Terrors shall make him afraid on every side, and shall drive him to his feet.
Terrors; both from men, and from God, and from his own unquiet mind and guilty conscience.

Shall drive him to his feet; shall force him to flee hither and thither, and he knows not whither, being secure and safe no where, but pursued by terrors from place to place.

His strength shall be hungerbitten, and destruction shall be ready at his side.
His strength; either,

1. His children, which are, and are called, a man’s strength, as Genesis 49:3 Psalm 127:4,5. Or rather,

2. His wealth, and power, and prosperity. Hunger-bitten, or famished, i.e. utterly consumed.

Shall be ready at his side, i.e. shall follow him at the heels, as a most diligent servant, or constant companion.

It shall devour the strength of his skin: even the firstborn of death shall devour his strength.
The strength of his skin, Heb. the bars, or rather, the branches of the skin, i.e. either the veins and sinews, which branch out themselves through the skin as well as elsewhere; or the fat and flesh, which like bars support the skin, and adorn and beautify it, as branches do a tree; without which the skirt is shrivelled up and deformed.

The first-born of death, i.e. a most remarkable and terrible kind of death. The first-born was the chief of his brethren, and therefore this title is given to things eminent in their kind, as Isaiah 14:30 Colossians 1:18 Hebrews 12:23 Revelation 1:5.

His confidence shall be rooted out of his tabernacle, and it shall bring him to the king of terrors.
His confidence, i.e. all the matter of his confidence, his riches, children, &c.

Out of his tabernacle, i.e. out of his habitation.

It shall bring him, to wit, the loss of his confidence.

To the king of terrors; either,

1. Into extreme fears and horrors of mind. Or,

2. To death, which even Aristotle called the most terrible of all terribles. And this it will do, either because it will expose him to his enemies, who will kill him; or because the sense of his disappointments, and losses, and dangers will oppress his spirits, and break his heart.

It shall dwell in his tabernacle, because it is none of his: brimstone shall be scattered upon his habitation.
It, i.e. destruction, expressed Job 18:12, and designed by this particle it, Job 18:13, shall not come upon him and his for a season, for then there might be some hopes of recovery; but it shall fix his abode with him.

It is none of his: this may be added, either,

1. By way of correction, Did I say

his tabernacle? I must retract the expression; for in truth, it is none of his, it is become another man’s. Or,

2. As a reason of the ruin of his tabernacle, because it is none of his own, but got from others by deceit or violence. But these words are and may be joined with the former, and both thus rendered, A stranger (Heb. one that is not his, that is not descended from him, and hath no relation to him)

shall dwell in his tabernacle, i.e. shall possess his house and goods.

Brimstone shall be scattered upon his habitation; it shall be utterly and prodigiously destroyed, as it were by fire and brimstone. He seems to allude both to the destruction of Sodom, upon which God did scatter brimstone and fire, which happened not long before these times, and could not be unknown to them, who lived near that place, and were diligent observers of God’s works; and to the judgment which befell Job, Job 1:16: when the stranger hath taken and rifled his dwelling, he shall forsake it as an accursed place, and shall burn it with fire and brimstone, that there may be no monument of so vile a person left upon the earth.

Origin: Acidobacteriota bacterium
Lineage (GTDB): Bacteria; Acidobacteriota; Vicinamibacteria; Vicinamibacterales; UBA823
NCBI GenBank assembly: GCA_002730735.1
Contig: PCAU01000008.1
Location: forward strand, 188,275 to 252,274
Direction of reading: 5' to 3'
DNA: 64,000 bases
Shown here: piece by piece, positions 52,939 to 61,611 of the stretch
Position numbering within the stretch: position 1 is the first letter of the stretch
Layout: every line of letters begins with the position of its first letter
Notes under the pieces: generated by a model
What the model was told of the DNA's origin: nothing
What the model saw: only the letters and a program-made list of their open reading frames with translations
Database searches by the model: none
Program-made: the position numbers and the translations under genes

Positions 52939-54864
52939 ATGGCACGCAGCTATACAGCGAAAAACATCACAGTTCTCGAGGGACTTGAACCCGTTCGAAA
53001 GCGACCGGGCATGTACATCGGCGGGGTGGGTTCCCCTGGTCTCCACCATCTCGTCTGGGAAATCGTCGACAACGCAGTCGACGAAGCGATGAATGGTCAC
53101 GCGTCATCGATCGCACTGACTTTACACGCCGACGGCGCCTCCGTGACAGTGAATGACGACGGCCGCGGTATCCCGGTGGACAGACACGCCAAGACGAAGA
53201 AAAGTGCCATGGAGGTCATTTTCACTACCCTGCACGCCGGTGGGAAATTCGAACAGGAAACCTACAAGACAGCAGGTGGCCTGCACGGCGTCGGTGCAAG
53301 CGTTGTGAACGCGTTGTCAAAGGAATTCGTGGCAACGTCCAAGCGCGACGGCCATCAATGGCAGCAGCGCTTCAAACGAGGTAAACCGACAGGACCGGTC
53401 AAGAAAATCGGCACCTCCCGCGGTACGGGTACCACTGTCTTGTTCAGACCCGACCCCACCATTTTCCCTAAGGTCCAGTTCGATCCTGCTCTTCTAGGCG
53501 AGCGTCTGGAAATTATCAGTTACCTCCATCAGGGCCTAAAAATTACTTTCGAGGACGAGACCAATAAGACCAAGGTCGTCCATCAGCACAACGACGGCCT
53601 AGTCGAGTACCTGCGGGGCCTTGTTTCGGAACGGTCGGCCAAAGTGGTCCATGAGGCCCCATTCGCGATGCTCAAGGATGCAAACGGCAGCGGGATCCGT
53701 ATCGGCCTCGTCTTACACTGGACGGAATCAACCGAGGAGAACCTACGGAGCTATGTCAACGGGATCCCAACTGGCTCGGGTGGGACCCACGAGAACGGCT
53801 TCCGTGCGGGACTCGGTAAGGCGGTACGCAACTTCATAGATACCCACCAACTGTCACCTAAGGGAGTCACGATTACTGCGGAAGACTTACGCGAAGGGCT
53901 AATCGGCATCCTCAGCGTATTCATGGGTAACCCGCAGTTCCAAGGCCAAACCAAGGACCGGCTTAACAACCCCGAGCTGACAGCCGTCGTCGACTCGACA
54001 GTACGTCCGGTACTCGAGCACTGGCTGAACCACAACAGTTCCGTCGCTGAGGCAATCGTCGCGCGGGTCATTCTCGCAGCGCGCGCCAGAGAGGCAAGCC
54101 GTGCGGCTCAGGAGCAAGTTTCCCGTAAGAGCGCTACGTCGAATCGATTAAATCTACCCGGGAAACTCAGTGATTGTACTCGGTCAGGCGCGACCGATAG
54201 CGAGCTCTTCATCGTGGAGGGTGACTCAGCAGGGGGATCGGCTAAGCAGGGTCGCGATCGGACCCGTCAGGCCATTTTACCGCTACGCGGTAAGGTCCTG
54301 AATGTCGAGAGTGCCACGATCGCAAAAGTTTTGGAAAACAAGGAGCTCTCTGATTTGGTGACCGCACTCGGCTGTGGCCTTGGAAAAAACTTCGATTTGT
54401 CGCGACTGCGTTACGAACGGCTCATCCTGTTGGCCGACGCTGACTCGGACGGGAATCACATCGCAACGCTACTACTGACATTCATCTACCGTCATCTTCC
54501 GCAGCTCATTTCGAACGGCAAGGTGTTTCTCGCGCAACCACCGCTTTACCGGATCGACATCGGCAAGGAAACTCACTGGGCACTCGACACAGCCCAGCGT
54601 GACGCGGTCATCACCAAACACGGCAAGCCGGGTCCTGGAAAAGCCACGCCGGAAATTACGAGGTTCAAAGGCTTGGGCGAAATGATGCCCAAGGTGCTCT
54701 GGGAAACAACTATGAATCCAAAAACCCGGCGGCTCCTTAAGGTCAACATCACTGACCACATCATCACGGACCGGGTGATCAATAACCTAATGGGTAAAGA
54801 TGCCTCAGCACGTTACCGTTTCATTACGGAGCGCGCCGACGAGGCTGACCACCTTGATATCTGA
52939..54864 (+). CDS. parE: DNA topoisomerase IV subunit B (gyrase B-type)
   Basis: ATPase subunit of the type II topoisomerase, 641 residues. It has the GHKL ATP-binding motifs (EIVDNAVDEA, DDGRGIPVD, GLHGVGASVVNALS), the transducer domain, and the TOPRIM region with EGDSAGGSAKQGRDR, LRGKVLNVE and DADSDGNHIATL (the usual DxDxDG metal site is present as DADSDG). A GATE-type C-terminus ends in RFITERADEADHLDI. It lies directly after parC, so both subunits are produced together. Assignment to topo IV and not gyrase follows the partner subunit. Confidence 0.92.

His roots shall be dried up beneath, and above shall his branch be cut off.
i.e. He shall be destroyed, both root and branch, i.e. both himself and his posterity. Compare Malachi 4:1.

His remembrance shall perish from the earth, and he shall have no name in the street.
Instead of that honour and renown which he designed to have, both whilst he lived, and after his death, he is not so much as remembered, unless it be with contempt and reproach.

He shall be driven from light into darkness, and chased out of the world.
He shall be driven, Heb. they shall drive him, i.e. his enemies, or those whom he hath oppressed; or they whom God shall appoint to do it, whether angels or men. Or it is an impersonal speech, and to be rendered passively, as it is also Job 7:3 Luke 12:20 16:9.

From light into darkness; from a splendid and prosperous life to disgrace and misery, and to the grave, the land of darkness and forgetfulness, as the following words explain it.

He shall neither have son nor nephew among his people, nor any remaining in his dwellings.
But if any such survive, they shall be in the hands and power of strangers, or rather of their enemies.

They that come after him shall be astonied at his day, as they that went before were affrighted.
At his day, i.e. at the day of his destruction, as the word day is used, Psalm 37:13 137:7 Ezekiel 21:25 Obadiah 1:12. They shall be amazed at the suddenness, and dreadfulness, and prodigiousness of it, as Job’s friends were at his calamities, Job 2:12,13. They that went before, i.e. before the persons last mentioned; those who lived in the time and place where this judgment was inflicted.

Affrighted; or, filled with horror; partly through humanity and compassion, and partly for fear, lest the judgment should overtake them also.

Surely such are the dwellings of the wicked, and this is the place of him that knoweth not God.
i.e. Who doth not acknowledge, nor fear, nor serve God, as this phrase is used, 1 Samuel 2:12 Psalm 79:6 2 Thessalonians 1:8.

Matthew Poole's Commentary